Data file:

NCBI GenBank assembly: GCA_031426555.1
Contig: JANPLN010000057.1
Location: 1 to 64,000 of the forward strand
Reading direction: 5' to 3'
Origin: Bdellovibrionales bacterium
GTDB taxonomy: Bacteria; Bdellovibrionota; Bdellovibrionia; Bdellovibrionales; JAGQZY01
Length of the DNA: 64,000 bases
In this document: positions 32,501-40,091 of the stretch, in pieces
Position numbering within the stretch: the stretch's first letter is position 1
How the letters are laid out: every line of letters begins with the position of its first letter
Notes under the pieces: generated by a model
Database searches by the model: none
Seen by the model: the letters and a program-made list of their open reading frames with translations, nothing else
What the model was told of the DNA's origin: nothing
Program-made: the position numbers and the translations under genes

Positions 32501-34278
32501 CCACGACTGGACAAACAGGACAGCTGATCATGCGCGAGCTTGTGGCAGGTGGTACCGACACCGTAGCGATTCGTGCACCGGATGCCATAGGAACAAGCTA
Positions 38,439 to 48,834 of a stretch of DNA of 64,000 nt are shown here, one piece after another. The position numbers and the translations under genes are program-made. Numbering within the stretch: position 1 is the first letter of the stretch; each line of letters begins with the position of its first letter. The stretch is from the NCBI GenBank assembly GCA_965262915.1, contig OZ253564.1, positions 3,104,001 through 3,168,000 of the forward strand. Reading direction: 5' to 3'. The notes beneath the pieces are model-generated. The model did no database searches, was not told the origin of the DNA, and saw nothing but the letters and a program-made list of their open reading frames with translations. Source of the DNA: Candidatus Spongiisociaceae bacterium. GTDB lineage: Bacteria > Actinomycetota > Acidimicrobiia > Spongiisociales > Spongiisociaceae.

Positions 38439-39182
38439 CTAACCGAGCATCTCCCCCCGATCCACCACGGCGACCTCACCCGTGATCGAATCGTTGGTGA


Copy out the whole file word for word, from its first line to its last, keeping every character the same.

NCBI GenBank assembly: GCA_031426555.1
Contig: JANPLN010000057.1
Location: 1 to 64,000 of the forward strand
Reading direction: 5' to 3'
Origin: Bdellovibrionales bacterium
GTDB taxonomy: Bacteria; Bdellovibrionota; Bdellovibrionia; Bdellovibrionales; JAGQZY01
Length of the DNA: 64,000 bases
In this document: positions 32,501-40,091 of the stretch, in pieces
Position numbering within the stretch: the stretch's first letter is position 1
How the letters are laid out: every line of letters begins with the position of its first letter
Notes under the pieces: generated by a model
Database searches by the model: none
Seen by the model: the letters and a program-made list of their open reading frames with translations, nothing else
What the model was told of the DNA's origin: nothing
Program-made: the position numbers and the translations under genes

Positions 32501-34278
32501 CCACGACTGGACAAACAGGACAGCTGATCATGCGCGAGCTTGTGGCAGGTGGTACCGACACCGTAGCGATTCGTGCACCGGATGCCATAGGAACAAGCTA
Positions 38,439 to 48,834 of a stretch of DNA of 64,000 nt are shown here, one piece after another. The position numbers and the translations under genes are program-made. Numbering within the stretch: position 1 is the first letter of the stretch; each line of letters begins with the position of its first letter. The stretch is from the NCBI GenBank assembly GCA_965262915.1, contig OZ253564.1, positions 3,104,001 through 3,168,000 of the forward strand. Reading direction: 5' to 3'. The notes beneath the pieces are model-generated. The model did no database searches, was not told the origin of the DNA, and saw nothing but the letters and a program-made list of their open reading frames with translations. Source of the DNA: Candidatus Spongiisociaceae bacterium. GTDB lineage: Bacteria > Actinomycetota > Acidimicrobiia > Spongiisociales > Spongiisociaceae.

Positions 38439-39182
38439 CTAACCGAGCATCTCCCCCCGATCCACCACGGCGACCTCACCCGTGATCGAATCGTTGGTGA